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Default to Ancre

"I have always thought that the work of painting had something ambiguous. I therefore wanted to exacerbate this ambiguity. In "66/67", before the camouflages, I made some paintings in which I dealt with the image and politics, but in an ambiguous way. We can interpret them as we wish. I wanted to show how cultural and other codes were outdated. Everything that allowed us to establish an exchange, a contact, at the level of painting, was only a convention. I wanted to show that this convention meant nothing. In fact, I checked that we could easily say the opposite of what we wanted to say with very clear theoretical codes.


I've also always had a problem with political engagement. I have always liked to assume a somewhat provocative attitude, that of being on the left in a bourgeois house and reactionary in a left-wing house."

Peter Valentiner


I'm a lonesome cowboy
1 & 2

Autumn Fair
Lyons 1969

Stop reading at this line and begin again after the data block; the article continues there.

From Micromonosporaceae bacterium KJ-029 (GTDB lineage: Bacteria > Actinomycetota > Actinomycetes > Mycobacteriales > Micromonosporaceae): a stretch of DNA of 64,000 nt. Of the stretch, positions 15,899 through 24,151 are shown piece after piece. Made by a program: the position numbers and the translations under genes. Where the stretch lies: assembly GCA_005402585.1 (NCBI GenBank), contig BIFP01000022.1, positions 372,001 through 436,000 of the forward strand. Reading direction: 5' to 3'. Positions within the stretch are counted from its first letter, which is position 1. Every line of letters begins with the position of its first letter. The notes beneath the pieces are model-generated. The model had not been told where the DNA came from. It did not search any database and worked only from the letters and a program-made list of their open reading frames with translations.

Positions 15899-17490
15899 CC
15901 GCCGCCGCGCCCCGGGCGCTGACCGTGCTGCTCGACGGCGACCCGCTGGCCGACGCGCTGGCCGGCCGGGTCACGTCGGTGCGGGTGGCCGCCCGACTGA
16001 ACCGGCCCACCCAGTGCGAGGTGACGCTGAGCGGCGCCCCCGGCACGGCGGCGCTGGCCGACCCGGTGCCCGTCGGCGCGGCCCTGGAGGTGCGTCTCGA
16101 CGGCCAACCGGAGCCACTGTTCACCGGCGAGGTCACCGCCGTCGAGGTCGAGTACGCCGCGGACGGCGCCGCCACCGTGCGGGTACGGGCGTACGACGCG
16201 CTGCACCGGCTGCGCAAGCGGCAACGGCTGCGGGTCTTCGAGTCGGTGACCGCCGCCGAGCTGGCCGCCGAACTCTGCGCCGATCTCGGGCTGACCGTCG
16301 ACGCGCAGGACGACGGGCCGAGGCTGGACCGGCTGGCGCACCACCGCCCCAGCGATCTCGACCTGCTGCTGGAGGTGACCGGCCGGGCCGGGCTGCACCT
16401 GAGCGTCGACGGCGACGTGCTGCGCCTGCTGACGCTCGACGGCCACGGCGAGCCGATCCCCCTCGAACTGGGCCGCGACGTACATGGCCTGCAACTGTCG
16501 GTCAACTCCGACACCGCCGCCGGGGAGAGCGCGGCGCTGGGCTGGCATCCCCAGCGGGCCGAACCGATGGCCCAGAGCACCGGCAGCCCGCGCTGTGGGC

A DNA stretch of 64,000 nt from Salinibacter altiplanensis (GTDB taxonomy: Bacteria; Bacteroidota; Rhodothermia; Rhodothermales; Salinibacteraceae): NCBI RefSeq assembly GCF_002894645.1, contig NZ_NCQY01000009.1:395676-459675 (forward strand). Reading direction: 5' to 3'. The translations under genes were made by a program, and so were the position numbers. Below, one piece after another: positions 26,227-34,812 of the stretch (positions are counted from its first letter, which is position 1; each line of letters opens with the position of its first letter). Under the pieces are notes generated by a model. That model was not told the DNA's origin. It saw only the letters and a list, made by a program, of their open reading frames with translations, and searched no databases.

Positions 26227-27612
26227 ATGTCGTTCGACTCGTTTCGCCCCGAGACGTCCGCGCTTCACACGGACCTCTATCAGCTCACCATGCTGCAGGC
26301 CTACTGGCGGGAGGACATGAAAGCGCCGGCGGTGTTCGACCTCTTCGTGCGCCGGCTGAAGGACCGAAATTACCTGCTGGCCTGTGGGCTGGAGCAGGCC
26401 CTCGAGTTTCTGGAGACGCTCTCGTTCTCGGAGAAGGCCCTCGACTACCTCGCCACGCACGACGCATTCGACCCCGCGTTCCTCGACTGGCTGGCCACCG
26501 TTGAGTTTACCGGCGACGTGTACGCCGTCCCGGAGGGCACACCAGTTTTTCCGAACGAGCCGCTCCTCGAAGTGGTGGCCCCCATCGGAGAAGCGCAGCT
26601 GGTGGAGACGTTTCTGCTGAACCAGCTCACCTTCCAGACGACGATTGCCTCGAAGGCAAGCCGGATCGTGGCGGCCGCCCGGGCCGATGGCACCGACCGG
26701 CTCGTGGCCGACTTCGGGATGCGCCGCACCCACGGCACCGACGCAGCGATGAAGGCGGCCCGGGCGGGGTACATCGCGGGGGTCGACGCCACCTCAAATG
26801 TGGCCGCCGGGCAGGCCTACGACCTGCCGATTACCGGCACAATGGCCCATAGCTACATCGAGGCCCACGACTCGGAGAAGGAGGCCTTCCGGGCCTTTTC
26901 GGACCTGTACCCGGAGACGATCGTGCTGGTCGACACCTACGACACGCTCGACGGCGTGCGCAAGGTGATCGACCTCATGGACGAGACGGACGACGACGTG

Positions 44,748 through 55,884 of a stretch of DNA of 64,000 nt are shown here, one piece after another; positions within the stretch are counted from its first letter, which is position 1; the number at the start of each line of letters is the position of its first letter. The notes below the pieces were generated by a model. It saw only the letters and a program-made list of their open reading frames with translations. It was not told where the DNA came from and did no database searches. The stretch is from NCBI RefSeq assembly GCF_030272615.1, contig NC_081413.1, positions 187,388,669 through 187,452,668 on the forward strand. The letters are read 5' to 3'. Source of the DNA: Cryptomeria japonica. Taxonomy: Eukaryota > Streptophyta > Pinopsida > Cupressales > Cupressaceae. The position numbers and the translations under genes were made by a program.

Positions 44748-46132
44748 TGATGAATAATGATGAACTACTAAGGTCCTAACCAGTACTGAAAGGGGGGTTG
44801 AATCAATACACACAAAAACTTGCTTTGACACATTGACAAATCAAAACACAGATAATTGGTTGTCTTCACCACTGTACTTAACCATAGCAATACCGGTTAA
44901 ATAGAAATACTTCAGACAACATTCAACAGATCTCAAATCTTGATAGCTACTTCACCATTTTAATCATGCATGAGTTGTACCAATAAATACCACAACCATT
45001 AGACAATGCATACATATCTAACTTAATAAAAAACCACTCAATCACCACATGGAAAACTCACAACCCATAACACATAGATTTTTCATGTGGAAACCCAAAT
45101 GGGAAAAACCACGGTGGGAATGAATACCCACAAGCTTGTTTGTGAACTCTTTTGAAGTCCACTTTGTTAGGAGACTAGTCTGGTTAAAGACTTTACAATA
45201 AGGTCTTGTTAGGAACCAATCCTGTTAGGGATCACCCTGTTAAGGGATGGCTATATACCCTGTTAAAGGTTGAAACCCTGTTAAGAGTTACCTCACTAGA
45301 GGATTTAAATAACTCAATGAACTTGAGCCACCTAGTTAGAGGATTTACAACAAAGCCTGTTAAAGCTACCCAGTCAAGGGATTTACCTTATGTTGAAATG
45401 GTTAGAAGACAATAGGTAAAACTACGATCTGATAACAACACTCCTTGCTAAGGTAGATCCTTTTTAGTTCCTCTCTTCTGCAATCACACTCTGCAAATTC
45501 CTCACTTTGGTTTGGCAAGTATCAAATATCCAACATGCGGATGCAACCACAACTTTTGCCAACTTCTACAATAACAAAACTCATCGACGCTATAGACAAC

In the painting "I'm a lonesome cowboy", produced in 1969, Valentiner "collages" different images in a pictorial surface divided according to the order of the Mondrian grid. However, the grid is only respected in the orientation and the distribution of the partial images, but not in its limits, so that the result is the impression that they are postcards glued on top of each other. each other and next to each other. The postcard impression is further enhanced by the patterns and their extremely striking formal reduction to simple silhouettes: the silhouette of a rodeo cowboy appearing on the back of a horse in front of the luminous circle of a rising sun, the image of the shadow of another cowboy leading a cow home at dusk, the silhouette of an American downtown and the image of a Korean flag waving in the wind. By associating them with the central figure of a GI in full armour, who gets lost - "I'm a lonesome cowboy" - like a solitary figure in a Far Eastern landscape, they all acquire a political and critical content that stems from the contrasting oppositions of these "idylls" for advertising purposes.

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